How should one approach buying a home? How can someone tell if they're ready for an expense like that?

Tonya: A lot of people don't realize that a house isn't just a down payment. It's closing costs needed, and sometimes, the house might need additional renovations when you move in. You want to be prepared, and also have additional emergency funds set aside.

Your debt-to-income ratio should be in a good space, and you should have at least a significant portion of your down payment set aside. You shouldn't be waiting for a windfall or something lucky to occur.

If you have those things in order, then consider if you want to commit to staying in this particular area for at least three years, to avoid incurring capital gains tax if you sell. So, I would say personal stability, a credit score above 680, and consistent income—a mortgage servicer is going to look at all that.

Imagine this scenario: My best friend is getting married, her sister booked a bachelorette trip, but I'm not sure I can afford everything. What should I do?

Steven: A couple of options here. Get clear on whether you can go on the trip, even if it's for a few days and then you have to leave. What does that participation look like? Is it even feasible for you, given your current financial situation?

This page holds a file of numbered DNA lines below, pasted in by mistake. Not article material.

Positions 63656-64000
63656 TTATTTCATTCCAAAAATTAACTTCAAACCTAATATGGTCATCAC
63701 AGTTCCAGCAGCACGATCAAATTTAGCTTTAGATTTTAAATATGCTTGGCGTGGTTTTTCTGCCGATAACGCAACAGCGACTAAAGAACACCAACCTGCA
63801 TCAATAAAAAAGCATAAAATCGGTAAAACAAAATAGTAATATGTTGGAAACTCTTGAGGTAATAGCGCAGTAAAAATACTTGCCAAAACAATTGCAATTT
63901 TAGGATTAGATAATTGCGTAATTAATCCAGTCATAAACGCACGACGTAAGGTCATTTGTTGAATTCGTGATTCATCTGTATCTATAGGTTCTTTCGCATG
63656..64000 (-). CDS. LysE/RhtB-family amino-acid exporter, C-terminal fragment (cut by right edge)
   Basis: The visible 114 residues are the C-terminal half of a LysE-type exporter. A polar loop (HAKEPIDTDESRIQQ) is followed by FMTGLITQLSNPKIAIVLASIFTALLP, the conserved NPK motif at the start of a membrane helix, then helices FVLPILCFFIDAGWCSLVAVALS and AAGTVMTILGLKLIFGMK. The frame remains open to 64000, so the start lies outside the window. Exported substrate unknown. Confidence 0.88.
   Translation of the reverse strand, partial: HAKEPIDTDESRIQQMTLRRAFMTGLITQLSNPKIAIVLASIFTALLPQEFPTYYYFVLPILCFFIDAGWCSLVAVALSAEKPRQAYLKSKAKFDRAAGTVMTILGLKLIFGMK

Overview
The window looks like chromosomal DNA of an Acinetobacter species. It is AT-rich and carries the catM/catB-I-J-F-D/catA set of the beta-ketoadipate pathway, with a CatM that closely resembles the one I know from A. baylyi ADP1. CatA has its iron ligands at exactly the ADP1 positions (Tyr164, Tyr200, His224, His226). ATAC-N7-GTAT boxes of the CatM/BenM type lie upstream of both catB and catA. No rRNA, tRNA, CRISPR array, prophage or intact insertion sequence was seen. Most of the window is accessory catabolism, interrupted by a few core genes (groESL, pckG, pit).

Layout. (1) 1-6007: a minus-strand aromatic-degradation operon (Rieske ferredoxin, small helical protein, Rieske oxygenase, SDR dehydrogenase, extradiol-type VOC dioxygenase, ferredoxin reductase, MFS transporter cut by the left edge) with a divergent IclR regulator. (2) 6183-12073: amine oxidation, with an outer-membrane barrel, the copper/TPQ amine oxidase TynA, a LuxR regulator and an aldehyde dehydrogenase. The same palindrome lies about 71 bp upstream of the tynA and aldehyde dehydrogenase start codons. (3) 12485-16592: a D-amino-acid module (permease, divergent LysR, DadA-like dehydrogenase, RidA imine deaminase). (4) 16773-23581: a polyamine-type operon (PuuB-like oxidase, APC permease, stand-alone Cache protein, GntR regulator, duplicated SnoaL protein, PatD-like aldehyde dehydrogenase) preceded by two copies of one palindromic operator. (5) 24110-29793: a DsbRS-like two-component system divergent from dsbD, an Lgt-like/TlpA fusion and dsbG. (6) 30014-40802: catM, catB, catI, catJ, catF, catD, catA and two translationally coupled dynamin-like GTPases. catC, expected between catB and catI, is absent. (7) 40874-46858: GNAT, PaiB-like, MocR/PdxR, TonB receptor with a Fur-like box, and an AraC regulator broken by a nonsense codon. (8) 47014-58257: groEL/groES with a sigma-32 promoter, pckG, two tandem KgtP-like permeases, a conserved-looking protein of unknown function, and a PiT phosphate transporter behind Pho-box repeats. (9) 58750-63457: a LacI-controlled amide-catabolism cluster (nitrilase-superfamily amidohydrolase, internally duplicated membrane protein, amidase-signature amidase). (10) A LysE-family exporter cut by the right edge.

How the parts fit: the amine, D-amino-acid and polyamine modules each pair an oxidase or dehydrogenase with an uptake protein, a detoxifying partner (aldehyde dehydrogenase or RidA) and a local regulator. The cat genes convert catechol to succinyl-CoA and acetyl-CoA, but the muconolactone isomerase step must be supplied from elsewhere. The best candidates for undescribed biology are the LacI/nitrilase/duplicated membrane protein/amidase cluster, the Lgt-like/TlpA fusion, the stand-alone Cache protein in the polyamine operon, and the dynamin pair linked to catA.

Your friend is going to love you whether you go on the trip or not. Now, her sister might have made a misstep by not considering what everyone else's situation was, but this happens with our friend groups often. But don't feel bad: they have expenses that they're going through as well, including the wedding.

But ultimately, we should not equate our worth to our friends with our financial net worth.

Financial Literacy Month is the perfect time to dig deeper into your money habits. Discover new ways to unpack what money means to you, along with more on Tonya and Steven financial literacy advice, on the campaign’s landing page and on Venmo’s Instagram page. For more details on Venmo’s suite of products, visit the Venmo website.


Content reflects advice and personal experiences; Individuals were compensated. Their views are their own. Venmo is not making financial recommendations. Seek advice from a financial advisor.